This Day In Literary History
On March 1st, 1921, the legendary English writer E.M. Forster embarked on his second trip to India, (his first had taken place eight years earlier) which would inspire him to write his classic novel, A Passage to India (1924).
Forster, a liberal and humanist, had made his name as a writer by assailing the British class system in such memorable novels as A Room With a View (1908) and Howards End (1910).
In A Passage to India, Forster skewered the colonial mindset of the British in India as he told the story of a respected Indian Muslim doctor who finds himself falsely accused of attempting to rape a white Englishwoman.
Set in the fictional city of Chandrapore amidst the backdrop of the Indian independence movement of the 1920s, A Passage to India opens with respected physician Dr. Aziz dining with some Indian friends and wondering if real friendship between a white Englishman and an Indian man is even possible.
As the novel progresses, he receives a painfully honest answer to his question. During his meal, the doctor is summoned to meet with Major Callendar, his unpleasant superior at the hospital where he works. Delayed en route, Dr. Aziz arrives at Callendar's bungalow and finds that he has left, having tired of waiting.
Later, while walking, Aziz impulsively decides to go to his favorite mosque, a ramshackle yet beautiful house of worship. There, he finds a strange, elderly white Englishwoman at the mosque. Angry, he rebukes her, telling her not to profane the holy place.
To his surprise, he finds that the woman, Mrs. Moore, understands and respects his religion. She had taken off her shoes before entering the mosque, and acknowledges that God is present in the Muslim house of worship. Aziz and Mrs. Moore become friends.
Mrs. Moore has come to visit India with Adela Quested, a young British schoolmistress who is engaged to marry Mrs. Moore's son, Ronny Heaslop, a city magistrate. When Mrs. Moore tells Ronny how she met Dr. Aziz at the mosque, he becomes indignant, as he shares the racist views of Indians held by the majority of British whites living in India.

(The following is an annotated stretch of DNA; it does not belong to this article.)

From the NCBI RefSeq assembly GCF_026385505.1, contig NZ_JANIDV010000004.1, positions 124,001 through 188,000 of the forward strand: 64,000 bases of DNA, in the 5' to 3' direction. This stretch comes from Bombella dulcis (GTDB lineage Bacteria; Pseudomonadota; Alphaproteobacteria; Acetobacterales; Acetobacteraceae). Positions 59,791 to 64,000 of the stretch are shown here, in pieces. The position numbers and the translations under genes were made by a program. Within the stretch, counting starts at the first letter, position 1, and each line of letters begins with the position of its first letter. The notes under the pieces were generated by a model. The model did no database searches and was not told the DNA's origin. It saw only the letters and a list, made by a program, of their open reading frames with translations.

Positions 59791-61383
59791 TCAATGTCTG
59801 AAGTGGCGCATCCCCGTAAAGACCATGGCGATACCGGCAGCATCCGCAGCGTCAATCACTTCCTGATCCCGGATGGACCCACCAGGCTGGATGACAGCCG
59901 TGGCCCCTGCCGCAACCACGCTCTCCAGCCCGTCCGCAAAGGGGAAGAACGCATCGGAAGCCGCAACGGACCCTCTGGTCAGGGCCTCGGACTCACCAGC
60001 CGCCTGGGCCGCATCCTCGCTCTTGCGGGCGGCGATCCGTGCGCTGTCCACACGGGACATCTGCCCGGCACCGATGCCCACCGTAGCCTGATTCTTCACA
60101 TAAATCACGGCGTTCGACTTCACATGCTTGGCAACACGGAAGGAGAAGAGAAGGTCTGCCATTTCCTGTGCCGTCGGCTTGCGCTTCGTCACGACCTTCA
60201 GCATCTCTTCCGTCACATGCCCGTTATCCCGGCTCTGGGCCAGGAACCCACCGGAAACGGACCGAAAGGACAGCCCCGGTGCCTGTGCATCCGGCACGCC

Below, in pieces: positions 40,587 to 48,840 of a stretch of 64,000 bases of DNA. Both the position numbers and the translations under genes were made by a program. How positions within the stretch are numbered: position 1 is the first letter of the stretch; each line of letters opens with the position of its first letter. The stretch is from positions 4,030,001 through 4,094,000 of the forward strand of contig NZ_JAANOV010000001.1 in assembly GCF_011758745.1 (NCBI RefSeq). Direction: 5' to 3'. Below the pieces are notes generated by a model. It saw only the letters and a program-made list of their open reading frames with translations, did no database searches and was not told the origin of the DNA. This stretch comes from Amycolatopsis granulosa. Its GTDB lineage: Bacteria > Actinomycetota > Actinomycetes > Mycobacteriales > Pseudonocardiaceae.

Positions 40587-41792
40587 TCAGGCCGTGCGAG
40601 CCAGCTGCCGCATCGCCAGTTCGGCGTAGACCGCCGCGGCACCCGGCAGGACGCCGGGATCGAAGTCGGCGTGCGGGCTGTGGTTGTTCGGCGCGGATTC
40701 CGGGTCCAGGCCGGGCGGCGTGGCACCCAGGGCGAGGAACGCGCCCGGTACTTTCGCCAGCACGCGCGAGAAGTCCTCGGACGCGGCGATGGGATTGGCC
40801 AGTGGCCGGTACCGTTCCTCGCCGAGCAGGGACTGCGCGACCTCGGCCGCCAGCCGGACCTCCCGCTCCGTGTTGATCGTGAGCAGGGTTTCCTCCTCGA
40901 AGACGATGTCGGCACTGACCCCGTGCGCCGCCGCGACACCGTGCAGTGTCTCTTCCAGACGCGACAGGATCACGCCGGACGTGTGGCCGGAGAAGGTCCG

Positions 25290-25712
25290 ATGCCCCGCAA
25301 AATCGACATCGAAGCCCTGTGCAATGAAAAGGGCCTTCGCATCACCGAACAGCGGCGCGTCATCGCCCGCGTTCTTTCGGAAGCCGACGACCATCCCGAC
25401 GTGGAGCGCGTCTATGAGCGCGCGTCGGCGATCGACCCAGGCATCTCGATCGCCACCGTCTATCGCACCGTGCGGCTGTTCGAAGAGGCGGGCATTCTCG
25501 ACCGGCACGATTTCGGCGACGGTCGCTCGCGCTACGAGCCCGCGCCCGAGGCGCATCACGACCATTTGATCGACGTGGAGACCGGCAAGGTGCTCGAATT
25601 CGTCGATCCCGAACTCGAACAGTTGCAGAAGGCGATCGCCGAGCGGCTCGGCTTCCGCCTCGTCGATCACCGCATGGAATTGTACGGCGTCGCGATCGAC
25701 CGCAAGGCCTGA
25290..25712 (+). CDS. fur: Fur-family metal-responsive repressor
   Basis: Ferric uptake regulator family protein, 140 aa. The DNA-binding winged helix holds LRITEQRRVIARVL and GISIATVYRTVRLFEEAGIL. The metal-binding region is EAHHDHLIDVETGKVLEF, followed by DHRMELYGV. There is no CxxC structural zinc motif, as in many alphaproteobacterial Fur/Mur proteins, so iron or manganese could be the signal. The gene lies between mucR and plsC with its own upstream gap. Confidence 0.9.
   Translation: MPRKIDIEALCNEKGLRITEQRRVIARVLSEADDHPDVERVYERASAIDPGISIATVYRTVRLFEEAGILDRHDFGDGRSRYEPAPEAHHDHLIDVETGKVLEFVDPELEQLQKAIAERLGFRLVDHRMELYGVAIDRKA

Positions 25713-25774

Later, at a party held by Mr. Turton, the city tax collector, (instead of open hatred, his racism takes the form of thinly veiled contempt) Adela meets Cyril Fielding, headmaster of the local segregated college for Indian students.
Fielding invites her and Mrs. Moore to a tea party, and at Adela's request, extends an invitation to Dr. Aziz, who decides to attend. He finds Cyril to be respectable and tolerant of Indians (another of his guests is Narayan Godbole, a Hindu-Brahman professor) and the two men become great friends.
Dr. Aziz invites Adele, Mrs. Moore, Fielding, and Godbole to the Marabar Caves, a famous natural attraction. Then Ronny crashes the party and rudely breaks it up. On the day of the Marabar expedition, Fielding and Godbole miss their train.
At the caves, Mrs. Moore is overcome by claustrophobia. Later, Dr. Aziz finds that Adela's guide has let her explore a cave by herself. Angry, he punches the man and searches for her. He finds her talking to another Englishwoman on the other side of a hill.
Then, Cyril Fielding arrives and the two women drive away in his car. Meanwhile, Aziz, Mrs. Moore, and Fielding take the train home. At the Chandrapore train station, Dr. Aziz is shocked when he's arrested and charged with groping Adela and attempting to assault her.
As his trial date approaches, the simmering racial tensions between the English and Indians reaches the boiling point. Mrs. Moore becomes apathetic; she claims to believe that Aziz is innocent, but does nothing to help him. She takes a ship back to England and dies during the voyage.
When Cyril Fielding strongly proclaims his belief in Aziz's innocence, he is ostracized by his fellow Englishmen and condemned as a race traitor. The Indian community defends him. During the trial, Adela, suffering from fever and hysterical weeping, becomes confused and begins to doubt her own story.
When asked point blank whether or not Dr. Aziz attempted to rape her, she tries to think clearly. That's when she realizes that while inside the cave, she experienced an episode like Mrs. Moore's claustrophobic shock and became temporarily insane.